Lawyers as Cybercrime-Fighters

As you know by now, more and more states are jumping on the Model Rule 1.1 bandwagon. (If you don’t know: That’s the ABA rule stating that lawyers have an ethical duty to be technologically competent.) Now, the District of Columbia is considering adding yet another duty its members’ job descriptions: cybercrime-fighters!

As guru Bob Ambrogi wrote in his May 30 Law Sites blog:

“In addition, the committee has recommended changes to make clear that a lawyer’s duty to protect the confidentiality of client information includes the responsibility to protect against unauthorized access, such as through hacking.”

As of this writing, The District of Columbia hasn’t decided whether to adopt the tech-competence guidelines. One would hope they would join the majority of states that have already decided to require that their attorneys demonstrate and maintain technological competence. (For those wondering how to assess and efficiently train the attorneys in their firm, click here.)

But I am supremely intrigued by the DC discussion around client security, as well! If I were a law firm client, I would certainly want to trust that the firm is doing everything in its power to protect my sensitive data. With the seemingly continuous headlines lately around data breeches at law firms, clients have every right to be skittish.

Lawyers as Cybercrime-Fighters

The District of Columbia is reportedly considering the following changes. (Underlines indicate additions.)

Acting Competently to Preserve Confidences

When transmitting or storing confidences or secrets of a client, the lawyer must take reasonable precautions to prevent the information from coming into the hands of unintended recipients. This duty does not require that the lawyer use special security measures if the method of communication or storage affords a reasonable expectation of privacy. Special circumstances, however, may warrant special precautions. Among the factors to be considered in determining reasonableness of the lawyer’s conduct in transmitting or storing that information are: the sensitivity of the information; the extent to which the privacy of the client information is protected by law or by a confidentiality agreement; the cost of the security measures; and, difficulty in implementing the safeguards. A client and a lawyer may agree that the lawyer will implement special security measures beyond those required by this rule. A client may give informed consent to forgo security measures that would otherwise be required by this rule. For a lawyer’s duties when sharing information with nonlawyers outside the lawyer’s own firm, see Rule 5.3, Comments [3]-[4].

Honestly, this seems like something every client should absolutely expect from their law firm. Until now, though, I haven’t seen it written out as an expectation quite like this. I hope they pass this language: our very trust in the legal industry could be shaken if clients can’t expect this level of protection!

Cybersecurity is Everyone’s Job

Unfortunately, a lot of law firms delegate security solely to the IT department. Yes, those teams must be the Generals in this war, but literally everyone who touches a computer in a law firm must be put through boot camp and trained as soldiers in the battle.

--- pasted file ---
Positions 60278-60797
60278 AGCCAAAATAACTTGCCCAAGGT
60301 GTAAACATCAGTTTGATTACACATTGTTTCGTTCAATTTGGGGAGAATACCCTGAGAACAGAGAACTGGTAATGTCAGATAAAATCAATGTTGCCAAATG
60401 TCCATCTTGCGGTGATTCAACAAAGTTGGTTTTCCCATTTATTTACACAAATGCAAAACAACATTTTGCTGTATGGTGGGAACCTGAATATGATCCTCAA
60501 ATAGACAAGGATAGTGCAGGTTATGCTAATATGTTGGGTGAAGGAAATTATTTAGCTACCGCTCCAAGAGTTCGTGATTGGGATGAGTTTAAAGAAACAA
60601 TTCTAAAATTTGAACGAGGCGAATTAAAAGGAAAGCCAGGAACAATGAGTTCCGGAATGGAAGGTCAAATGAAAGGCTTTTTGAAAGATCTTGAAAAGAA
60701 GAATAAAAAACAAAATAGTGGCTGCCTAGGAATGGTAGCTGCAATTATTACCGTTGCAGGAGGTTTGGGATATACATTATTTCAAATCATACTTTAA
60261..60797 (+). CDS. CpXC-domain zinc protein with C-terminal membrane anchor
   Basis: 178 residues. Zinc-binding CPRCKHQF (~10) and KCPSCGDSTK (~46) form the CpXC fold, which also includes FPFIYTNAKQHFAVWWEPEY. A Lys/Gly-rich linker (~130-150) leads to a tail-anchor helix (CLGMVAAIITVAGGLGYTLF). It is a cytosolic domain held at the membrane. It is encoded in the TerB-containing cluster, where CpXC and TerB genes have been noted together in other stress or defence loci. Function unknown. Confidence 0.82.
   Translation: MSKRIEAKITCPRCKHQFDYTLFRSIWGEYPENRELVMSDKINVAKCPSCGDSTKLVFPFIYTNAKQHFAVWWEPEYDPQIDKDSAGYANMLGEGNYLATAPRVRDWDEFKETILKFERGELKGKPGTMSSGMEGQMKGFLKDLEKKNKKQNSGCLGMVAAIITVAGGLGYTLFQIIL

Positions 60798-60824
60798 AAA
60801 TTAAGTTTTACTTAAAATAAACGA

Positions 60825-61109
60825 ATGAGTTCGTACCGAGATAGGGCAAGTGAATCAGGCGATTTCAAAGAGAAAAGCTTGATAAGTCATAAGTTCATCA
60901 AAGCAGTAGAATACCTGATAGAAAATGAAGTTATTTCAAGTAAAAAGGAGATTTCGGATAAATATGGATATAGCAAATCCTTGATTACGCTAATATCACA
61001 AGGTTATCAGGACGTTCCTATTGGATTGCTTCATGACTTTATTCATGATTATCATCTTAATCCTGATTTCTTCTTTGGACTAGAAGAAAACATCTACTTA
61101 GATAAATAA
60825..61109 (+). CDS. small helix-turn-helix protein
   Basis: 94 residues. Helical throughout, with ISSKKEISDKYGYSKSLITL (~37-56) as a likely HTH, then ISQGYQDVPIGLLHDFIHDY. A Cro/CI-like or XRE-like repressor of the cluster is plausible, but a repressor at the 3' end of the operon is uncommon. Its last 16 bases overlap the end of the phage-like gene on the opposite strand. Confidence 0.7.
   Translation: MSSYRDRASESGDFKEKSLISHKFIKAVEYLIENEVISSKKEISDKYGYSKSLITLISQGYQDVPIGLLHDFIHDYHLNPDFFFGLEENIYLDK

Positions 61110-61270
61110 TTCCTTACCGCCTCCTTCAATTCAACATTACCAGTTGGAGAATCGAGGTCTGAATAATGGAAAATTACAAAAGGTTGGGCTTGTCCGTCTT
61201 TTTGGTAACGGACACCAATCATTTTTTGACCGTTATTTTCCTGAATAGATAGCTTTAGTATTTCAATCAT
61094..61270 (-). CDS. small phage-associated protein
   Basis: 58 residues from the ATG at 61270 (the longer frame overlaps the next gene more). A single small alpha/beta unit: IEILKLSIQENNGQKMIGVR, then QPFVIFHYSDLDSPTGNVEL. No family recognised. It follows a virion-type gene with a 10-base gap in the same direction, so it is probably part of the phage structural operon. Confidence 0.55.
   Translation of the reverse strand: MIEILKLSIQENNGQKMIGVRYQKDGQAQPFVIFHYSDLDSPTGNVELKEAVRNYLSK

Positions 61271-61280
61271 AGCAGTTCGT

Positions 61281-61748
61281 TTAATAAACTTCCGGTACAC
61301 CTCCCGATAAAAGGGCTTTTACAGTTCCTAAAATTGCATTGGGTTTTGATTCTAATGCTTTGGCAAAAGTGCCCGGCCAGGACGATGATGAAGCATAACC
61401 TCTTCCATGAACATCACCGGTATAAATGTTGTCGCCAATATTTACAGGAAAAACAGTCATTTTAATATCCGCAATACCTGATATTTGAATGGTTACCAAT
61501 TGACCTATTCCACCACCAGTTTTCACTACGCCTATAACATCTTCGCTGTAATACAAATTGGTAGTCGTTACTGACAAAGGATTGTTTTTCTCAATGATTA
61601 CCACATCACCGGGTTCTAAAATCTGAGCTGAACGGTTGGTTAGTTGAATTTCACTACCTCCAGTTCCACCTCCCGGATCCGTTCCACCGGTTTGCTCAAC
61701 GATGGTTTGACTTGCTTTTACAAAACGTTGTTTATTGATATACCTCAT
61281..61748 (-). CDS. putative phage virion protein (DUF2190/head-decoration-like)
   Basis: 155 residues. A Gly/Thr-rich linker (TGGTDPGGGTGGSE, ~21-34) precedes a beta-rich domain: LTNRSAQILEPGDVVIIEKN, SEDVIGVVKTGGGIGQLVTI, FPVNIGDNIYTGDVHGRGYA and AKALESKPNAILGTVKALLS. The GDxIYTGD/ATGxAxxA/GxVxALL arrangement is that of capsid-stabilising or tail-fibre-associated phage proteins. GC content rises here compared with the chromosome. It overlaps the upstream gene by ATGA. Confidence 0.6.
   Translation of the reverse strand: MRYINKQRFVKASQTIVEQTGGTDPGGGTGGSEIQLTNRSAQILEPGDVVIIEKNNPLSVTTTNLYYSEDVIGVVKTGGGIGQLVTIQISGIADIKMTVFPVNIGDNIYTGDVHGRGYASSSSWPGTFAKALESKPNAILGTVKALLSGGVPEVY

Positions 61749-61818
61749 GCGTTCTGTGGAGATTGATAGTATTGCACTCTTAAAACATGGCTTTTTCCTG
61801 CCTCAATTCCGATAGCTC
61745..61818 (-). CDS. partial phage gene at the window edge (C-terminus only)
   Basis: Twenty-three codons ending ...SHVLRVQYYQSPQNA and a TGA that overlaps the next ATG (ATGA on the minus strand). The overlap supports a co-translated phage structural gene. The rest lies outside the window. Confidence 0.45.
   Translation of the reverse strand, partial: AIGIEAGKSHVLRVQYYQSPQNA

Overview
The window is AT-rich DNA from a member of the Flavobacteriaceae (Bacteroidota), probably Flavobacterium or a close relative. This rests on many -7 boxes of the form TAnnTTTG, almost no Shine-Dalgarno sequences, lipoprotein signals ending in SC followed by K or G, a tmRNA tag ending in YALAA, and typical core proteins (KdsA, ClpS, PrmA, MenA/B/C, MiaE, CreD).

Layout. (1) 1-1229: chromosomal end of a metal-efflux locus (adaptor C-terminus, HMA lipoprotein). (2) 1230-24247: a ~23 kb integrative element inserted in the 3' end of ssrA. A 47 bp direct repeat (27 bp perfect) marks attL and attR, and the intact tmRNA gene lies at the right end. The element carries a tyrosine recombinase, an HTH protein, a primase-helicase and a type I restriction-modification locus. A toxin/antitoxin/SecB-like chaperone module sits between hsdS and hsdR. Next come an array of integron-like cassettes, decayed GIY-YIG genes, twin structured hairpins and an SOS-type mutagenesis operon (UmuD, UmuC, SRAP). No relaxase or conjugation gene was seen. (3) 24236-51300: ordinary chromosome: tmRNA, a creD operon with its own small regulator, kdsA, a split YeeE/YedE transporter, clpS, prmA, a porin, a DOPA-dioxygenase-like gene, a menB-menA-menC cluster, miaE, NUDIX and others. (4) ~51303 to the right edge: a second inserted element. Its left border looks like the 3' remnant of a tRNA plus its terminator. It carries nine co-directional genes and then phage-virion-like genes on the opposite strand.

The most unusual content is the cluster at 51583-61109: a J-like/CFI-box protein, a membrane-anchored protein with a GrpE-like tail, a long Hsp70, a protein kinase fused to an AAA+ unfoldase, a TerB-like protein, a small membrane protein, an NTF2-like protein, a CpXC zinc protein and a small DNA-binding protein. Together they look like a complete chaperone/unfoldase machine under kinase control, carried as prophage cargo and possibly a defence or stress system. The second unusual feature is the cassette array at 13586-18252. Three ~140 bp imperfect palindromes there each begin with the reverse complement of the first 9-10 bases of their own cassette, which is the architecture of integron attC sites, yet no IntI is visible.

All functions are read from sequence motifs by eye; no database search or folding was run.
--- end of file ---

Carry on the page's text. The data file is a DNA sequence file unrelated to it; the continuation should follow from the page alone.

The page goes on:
Did you know that the number-one way that hackers gain access to sensitive data is through email? Watch this 60 Minutes segment to see just how easy it is for criminals to gain access to your network.

Savvy Training & Consulting is proud to partner with KnowBe4, the world’s most sophisticated and effective security awareness training company. And, because Savvy knows the legal industry, we add value to the law firms who use KnowBe4, offering industry-specific advice for more impactful trainings.

KnowBe4’s Enterprise Security Awareness Training works like this:

1. Baseline Testing: First, assess your law firm’s risk and your weak points with baseline testing. KnowBe4 provides baseline testing to assess the phish-prone percentage of your users through a simulated phishing, vishing or smishing attack.

2. Train Your Users: Second, using the information from the baseline test, train your users to be more security-aware. KnowBe4 offers the world’s largest library of security awareness training content, including interactive modules, videos, games, posters and newsletters. KnowBe4 also includes automated training campaigns with scheduled reminder emails.

3. Phish Your Users: Third, send fake phishing scams to test users’ adoption of the training information. KnowBe4 offers best-in-class, fully automated simulated phishing, vishing and smishing attacks, thousands of templates with unlimited usage, and community phishing templates.

4. See the Results: Fourth, analyze the results and train again. KnowBe4 provides enterprise-strength reporting, including both high-level and granular stats and graphs. You can even drill down to a personal timeline for each user.

If you are concerned about your law firm’s vulnerability to hackers, contact me today. I can even provide you with a couple of free tools from KnowBe4 that might help you successfully pitch this to your firm’s managers!

(PS. If the attorneys in your firm still think PDFs are “secure documents,” you might want to share this article, too.)


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